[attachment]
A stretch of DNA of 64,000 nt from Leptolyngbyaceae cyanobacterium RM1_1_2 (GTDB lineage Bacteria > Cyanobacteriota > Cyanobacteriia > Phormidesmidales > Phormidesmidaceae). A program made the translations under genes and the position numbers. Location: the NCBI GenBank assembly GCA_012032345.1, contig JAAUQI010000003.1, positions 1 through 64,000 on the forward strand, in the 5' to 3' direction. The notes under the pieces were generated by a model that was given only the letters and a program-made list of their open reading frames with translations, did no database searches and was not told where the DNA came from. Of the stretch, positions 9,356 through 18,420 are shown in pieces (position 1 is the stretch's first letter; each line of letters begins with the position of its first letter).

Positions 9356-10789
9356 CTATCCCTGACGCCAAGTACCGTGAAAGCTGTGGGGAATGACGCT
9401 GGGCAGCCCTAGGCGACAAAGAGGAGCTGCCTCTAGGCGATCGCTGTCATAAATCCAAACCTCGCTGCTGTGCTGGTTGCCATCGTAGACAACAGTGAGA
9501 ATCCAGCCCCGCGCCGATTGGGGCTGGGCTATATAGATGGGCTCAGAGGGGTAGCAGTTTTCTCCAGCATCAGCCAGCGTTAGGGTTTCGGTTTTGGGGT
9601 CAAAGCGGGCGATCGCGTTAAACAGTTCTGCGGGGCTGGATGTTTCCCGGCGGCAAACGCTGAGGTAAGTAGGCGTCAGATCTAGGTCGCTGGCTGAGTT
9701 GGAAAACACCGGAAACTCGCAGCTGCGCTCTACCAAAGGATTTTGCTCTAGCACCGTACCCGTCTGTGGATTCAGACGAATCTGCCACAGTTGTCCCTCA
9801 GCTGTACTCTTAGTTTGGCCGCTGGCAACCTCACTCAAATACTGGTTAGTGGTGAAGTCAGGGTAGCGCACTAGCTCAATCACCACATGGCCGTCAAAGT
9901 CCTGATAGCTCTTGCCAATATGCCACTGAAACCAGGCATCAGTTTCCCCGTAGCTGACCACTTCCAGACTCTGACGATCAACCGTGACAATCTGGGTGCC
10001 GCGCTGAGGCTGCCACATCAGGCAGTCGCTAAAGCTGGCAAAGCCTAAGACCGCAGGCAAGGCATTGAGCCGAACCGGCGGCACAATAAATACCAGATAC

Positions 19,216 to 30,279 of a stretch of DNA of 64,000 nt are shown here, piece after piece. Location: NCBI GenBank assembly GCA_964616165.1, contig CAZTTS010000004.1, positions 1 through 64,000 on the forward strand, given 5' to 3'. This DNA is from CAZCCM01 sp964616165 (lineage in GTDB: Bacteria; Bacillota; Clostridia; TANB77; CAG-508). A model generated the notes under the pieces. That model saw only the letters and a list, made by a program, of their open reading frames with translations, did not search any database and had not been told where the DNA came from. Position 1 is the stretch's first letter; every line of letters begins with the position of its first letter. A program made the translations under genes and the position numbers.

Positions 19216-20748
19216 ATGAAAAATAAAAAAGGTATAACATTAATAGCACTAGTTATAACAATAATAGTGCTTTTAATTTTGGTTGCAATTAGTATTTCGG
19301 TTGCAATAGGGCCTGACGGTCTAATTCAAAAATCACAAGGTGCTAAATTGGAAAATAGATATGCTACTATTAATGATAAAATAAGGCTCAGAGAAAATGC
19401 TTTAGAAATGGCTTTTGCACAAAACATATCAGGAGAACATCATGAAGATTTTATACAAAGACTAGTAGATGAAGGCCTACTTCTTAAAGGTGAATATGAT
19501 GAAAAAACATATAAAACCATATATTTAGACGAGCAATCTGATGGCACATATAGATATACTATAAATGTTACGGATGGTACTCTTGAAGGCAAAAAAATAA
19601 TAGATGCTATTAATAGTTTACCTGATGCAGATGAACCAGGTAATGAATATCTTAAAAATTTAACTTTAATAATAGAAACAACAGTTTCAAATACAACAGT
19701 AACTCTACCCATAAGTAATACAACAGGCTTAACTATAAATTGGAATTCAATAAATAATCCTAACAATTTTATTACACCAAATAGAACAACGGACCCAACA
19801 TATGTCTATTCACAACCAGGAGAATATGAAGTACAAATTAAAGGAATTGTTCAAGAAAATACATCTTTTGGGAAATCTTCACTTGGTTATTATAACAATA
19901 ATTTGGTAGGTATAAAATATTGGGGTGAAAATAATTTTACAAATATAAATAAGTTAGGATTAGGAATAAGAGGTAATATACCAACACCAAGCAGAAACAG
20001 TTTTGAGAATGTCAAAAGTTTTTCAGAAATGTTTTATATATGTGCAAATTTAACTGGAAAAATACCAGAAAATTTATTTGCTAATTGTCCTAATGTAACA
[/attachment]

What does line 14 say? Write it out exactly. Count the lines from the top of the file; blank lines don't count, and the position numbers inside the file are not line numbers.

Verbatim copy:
19301 TTGCAATAGGGCCTGACGGTCTAATTCAAAAATCACAAGGTGCTAAATTGGAAAATAGATATGCTACTATTAATGATAAAATAAGGCTCAGAGAAAATGC